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Day 5 Dumb Question 'bout Suppression

Discussion in 'Structured Educational Program' started by KathyC, Dec 28, 2012.

  1. KathyC

    KathyC Peer Supporter

    What exactly constitutes suppression of emotions? Is it when you are consciously aware that you are emotional and not expressing it? Like when you curse under your breath at: a rude driver, someone breaking into the grocery express line with 50 things in their cart, etc. Is it being unconscious of the unexpressed emotions? Or like right now when my deaf/blind geriatric dog, who I usually adore, is waking me up to go outside when it's -1 degree outside at 2 am, 3 am and 4 am. I am so furious at not getting enough sleep at night, but I can't take it out on this confused dog. But I am in a rage over this sleep deprivation nearly every night. People think that the only way to discharge negative emotions is to fully unload it on the person we think is creating it. Anyone who's been in therapy or on some spiritual path knows that it's not the "offender's" problem. It's your problem for deeming them as wrong, bad, offensive. So then your "goodism" kicks in and you try to take the high road, turn the other cheek, give up being critical, etc. And you are back at square one. I love this little dog, I would never show anger at her (although she's gotta pick up on it) . So how do you release the anger when it's just a situation that can't be helped? And when do you know that the anger is fully released? When do you realize you are beating a dead horse sometimes?
    tarala likes this.
  2. veronica73

    veronica73 Well known member

    My favorite book on this subject is a non-TMS book: Anger by Thich Nhat Hanh. I don't think you have to express the anger at the person (or animal) who is triggering it...if we all did this we would probably have no friends :) I think it's more about acknowledging the anger and sitting with it. Sometimes you might need to express it to someone else, sometimes just to yourself.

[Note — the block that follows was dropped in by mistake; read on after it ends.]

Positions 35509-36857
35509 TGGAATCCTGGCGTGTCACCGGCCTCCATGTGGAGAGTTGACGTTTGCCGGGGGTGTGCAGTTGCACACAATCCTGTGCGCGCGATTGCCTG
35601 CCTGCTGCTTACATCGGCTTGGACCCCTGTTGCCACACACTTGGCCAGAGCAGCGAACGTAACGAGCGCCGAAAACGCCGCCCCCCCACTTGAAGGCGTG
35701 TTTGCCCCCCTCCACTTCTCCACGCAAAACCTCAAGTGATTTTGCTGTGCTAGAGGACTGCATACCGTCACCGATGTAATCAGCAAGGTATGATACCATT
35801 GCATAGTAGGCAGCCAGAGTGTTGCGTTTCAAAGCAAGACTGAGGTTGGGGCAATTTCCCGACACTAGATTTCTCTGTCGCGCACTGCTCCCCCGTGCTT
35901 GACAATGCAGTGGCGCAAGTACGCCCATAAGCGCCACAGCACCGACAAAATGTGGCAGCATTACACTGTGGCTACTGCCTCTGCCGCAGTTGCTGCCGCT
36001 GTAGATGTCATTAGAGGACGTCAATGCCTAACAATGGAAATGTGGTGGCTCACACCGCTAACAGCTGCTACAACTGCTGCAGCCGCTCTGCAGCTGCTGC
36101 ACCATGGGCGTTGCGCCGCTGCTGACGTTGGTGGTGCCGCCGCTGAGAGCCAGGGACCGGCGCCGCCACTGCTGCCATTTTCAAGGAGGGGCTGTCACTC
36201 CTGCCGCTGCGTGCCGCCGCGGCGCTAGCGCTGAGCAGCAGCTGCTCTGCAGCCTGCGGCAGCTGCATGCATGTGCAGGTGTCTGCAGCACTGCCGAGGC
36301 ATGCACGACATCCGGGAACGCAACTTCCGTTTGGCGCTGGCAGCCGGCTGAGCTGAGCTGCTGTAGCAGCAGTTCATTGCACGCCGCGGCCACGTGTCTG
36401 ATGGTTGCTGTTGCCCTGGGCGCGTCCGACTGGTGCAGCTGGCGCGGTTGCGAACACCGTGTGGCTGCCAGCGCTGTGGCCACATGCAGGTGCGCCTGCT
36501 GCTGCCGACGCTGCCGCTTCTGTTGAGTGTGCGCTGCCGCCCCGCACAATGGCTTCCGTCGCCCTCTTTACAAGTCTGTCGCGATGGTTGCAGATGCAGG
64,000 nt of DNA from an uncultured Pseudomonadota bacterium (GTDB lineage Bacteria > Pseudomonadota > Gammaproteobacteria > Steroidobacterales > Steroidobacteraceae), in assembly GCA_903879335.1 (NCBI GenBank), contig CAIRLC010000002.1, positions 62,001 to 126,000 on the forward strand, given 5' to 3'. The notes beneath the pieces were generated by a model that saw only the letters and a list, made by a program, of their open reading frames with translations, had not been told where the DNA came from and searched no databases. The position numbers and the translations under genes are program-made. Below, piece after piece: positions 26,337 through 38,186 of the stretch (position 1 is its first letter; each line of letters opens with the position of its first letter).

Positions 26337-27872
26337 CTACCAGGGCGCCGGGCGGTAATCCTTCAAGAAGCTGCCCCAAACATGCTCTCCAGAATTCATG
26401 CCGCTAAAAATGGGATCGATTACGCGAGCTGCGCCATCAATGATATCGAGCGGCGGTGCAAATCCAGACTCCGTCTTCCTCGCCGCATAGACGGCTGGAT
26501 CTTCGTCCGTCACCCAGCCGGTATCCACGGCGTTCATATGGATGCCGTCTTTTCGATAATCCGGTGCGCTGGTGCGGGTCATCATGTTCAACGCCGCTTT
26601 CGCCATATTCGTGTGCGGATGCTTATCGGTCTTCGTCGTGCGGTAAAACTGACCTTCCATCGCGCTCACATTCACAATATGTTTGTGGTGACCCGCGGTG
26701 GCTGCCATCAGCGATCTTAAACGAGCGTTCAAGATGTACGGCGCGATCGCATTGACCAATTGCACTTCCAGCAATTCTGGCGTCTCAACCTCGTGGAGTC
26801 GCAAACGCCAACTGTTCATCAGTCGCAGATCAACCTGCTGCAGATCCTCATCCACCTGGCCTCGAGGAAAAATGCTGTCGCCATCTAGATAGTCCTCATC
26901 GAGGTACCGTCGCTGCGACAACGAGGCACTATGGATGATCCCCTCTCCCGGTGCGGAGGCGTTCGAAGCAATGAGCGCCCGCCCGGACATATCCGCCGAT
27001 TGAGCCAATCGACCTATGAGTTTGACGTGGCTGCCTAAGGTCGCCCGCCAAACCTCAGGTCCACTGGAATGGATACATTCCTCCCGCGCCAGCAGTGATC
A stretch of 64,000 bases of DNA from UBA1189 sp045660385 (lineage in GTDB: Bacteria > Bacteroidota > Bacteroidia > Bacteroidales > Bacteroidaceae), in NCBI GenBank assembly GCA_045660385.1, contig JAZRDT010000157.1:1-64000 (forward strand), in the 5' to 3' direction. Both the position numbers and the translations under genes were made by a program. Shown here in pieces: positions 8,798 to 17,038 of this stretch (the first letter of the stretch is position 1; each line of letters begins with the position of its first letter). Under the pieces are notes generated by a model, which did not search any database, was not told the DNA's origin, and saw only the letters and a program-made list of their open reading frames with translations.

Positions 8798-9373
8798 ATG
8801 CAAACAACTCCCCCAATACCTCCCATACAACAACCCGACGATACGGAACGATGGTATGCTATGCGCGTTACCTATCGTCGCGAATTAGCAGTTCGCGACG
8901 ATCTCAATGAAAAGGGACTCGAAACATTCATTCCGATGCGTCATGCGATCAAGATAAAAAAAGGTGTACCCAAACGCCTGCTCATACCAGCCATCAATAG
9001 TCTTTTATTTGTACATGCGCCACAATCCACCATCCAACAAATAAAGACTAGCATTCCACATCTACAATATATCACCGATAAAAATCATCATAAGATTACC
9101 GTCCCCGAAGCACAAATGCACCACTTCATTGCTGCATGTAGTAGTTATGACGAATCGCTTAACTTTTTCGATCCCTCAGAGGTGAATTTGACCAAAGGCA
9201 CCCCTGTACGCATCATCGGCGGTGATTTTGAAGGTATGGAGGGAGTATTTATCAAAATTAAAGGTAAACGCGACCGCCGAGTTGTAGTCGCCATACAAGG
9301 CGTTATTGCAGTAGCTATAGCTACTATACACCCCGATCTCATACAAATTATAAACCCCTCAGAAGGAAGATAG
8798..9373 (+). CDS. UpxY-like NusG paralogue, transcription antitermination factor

3. Stella

    Stella Well known member

    In my family we had an acceptable band of emotions. They never included conflict, disagreement or disappointing others. If you asked me 3 months ago I would have said, oh yeah, I feel irritation but choose not to do anything as you said above. Now I know a lot more about myself.

    Reading Dr. David Clarke's book he talks about the inability as a child to sense or verbalize their own feelings. Children learn how to control their emotions so well they have difficulty feeling them. This is me. I had no idea how I experience an irritation.... I don't even feel it. It moves in a nanosecond through my mind into my body as pain. This has been completely out of my awareness for 60 years.

    Writing about these early events in my childhood has helped me get in touch with the locked-up emotions. The more the emotions spill out onto the page, the less power they have to produce symptoms (pain and depression). I redirect the angry feelings toward my parents into written word. I have not been able to use the spoken word. Not sure I can or really need to do this. Still learning.

    I have to journal all the time to release the anger because it comes up all the time in all my interactions. For example, I get annoyed with myself for people pleasing and not stating my opinion.
  4. tarala

    tarala Well known member

    Hi Kathy,

    I don't think this is a dumb question at all. And good for you for asking anyway when you thought it was.